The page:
I knew Buskirk, of course (he didn't appear), but I hadn't seen Bella since she was a child. She'd been highly educated and had been living abroad a good deal, but I can't say that my visit made me for her—not very strong. She was good-looking enough, in her thinnish, solemn way, but it seemed to me she was kind of overdressed and too grand. You could see in a minute that she was intense and dreamy and theatrical with herself and superior, like Farwell; and I guess I thought they thought they'd discovered they were kindred souls, and that each of them understood (without saying it) that both of them felt that Farwell's lot in life was a hard one because Mrs. Knowles wasn't up to him. Bella gave him little, quiet, deep glances, that seemed to help her play the part of a person who understood everything—especially him, and reverenced greatness— especially his. I remember a fellow who called the sort of game it struck me they were carrying on those soully flirtations.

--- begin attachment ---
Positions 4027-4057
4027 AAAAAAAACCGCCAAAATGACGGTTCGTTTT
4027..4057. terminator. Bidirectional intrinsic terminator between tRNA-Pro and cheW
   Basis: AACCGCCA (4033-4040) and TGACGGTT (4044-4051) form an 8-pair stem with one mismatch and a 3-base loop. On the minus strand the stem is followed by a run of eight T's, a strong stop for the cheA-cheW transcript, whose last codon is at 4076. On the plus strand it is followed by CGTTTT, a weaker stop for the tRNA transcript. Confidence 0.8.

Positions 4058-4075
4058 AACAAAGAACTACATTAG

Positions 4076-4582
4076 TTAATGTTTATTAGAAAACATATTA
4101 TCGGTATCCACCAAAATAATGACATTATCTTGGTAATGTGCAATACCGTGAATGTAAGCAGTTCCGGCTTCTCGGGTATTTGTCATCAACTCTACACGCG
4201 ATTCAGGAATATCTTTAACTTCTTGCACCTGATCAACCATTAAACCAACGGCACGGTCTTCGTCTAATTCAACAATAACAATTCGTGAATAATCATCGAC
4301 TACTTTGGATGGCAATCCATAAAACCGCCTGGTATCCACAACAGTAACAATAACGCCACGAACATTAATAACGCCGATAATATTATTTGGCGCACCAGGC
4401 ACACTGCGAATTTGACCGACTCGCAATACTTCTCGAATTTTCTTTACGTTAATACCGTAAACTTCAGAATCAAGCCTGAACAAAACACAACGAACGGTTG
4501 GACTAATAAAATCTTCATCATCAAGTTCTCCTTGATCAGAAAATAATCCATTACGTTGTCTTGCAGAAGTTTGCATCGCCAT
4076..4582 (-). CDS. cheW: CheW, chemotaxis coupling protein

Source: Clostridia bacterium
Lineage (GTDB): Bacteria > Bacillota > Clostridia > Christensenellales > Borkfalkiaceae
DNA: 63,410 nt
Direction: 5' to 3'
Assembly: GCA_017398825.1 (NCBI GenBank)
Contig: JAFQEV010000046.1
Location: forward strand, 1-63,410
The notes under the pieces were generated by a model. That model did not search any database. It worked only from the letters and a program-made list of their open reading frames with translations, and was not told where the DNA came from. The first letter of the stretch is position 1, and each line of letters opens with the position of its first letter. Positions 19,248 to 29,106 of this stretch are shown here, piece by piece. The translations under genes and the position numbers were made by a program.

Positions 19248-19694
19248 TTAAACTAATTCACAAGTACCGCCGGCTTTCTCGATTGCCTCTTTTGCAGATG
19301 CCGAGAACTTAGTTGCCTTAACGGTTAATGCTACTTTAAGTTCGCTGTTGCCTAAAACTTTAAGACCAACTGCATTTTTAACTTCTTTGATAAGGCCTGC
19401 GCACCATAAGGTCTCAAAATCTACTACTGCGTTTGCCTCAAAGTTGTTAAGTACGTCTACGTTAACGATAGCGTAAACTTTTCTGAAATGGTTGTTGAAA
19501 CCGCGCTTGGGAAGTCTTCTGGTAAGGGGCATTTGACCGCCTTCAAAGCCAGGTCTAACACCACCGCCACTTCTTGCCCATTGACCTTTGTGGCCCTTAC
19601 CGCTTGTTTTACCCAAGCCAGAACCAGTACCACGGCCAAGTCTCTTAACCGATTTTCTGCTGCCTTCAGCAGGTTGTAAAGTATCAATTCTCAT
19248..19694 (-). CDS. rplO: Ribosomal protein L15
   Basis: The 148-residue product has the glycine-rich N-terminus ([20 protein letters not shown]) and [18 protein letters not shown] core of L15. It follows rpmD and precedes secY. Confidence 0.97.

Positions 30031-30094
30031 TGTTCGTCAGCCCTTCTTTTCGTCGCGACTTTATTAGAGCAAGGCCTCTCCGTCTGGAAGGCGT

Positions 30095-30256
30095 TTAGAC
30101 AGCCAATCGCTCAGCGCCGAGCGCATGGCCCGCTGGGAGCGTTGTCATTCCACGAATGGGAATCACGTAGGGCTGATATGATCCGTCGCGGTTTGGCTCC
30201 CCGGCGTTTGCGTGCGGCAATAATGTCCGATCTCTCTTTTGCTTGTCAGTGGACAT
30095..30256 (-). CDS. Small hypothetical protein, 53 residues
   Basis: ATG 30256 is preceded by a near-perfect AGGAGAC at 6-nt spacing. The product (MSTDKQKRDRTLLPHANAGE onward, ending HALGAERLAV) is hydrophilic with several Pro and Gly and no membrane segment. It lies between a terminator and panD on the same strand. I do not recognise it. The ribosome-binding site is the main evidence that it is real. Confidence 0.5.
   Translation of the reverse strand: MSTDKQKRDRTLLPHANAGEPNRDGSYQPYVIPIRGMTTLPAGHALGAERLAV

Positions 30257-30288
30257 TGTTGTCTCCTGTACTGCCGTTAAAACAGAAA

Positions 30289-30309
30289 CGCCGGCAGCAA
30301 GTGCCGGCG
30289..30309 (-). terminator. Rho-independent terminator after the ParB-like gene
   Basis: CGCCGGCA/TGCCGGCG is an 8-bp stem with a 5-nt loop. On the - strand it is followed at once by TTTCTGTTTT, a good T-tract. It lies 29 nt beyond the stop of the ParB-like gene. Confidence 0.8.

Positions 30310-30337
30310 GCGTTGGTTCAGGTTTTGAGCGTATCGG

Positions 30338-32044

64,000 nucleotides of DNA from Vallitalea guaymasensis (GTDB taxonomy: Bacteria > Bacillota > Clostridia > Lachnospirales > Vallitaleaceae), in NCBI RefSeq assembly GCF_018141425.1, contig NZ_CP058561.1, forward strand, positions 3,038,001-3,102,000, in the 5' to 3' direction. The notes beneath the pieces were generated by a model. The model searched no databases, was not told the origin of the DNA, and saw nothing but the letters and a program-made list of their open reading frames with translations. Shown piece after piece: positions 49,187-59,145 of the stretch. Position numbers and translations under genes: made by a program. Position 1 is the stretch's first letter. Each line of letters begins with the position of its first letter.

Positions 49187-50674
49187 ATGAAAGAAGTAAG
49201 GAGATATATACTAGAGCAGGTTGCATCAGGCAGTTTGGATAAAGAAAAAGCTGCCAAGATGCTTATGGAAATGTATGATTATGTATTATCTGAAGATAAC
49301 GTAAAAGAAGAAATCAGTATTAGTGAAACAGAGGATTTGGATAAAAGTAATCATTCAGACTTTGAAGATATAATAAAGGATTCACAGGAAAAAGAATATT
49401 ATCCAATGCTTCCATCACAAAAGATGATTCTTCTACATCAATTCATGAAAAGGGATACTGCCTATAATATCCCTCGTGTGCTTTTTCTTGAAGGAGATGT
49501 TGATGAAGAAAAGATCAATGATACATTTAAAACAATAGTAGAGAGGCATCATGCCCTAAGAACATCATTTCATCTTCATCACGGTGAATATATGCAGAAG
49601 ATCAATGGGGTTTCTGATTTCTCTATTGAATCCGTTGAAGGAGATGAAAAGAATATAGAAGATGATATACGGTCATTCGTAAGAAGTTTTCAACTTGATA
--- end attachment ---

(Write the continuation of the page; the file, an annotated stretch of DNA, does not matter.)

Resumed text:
Well, sir, I wasn't long puzzling over why he had brought me up there. It stuck out all over, though they didn't know it, and would have been mighty astonished to think that I saw. It was in their manner, in her condescending ways with me, in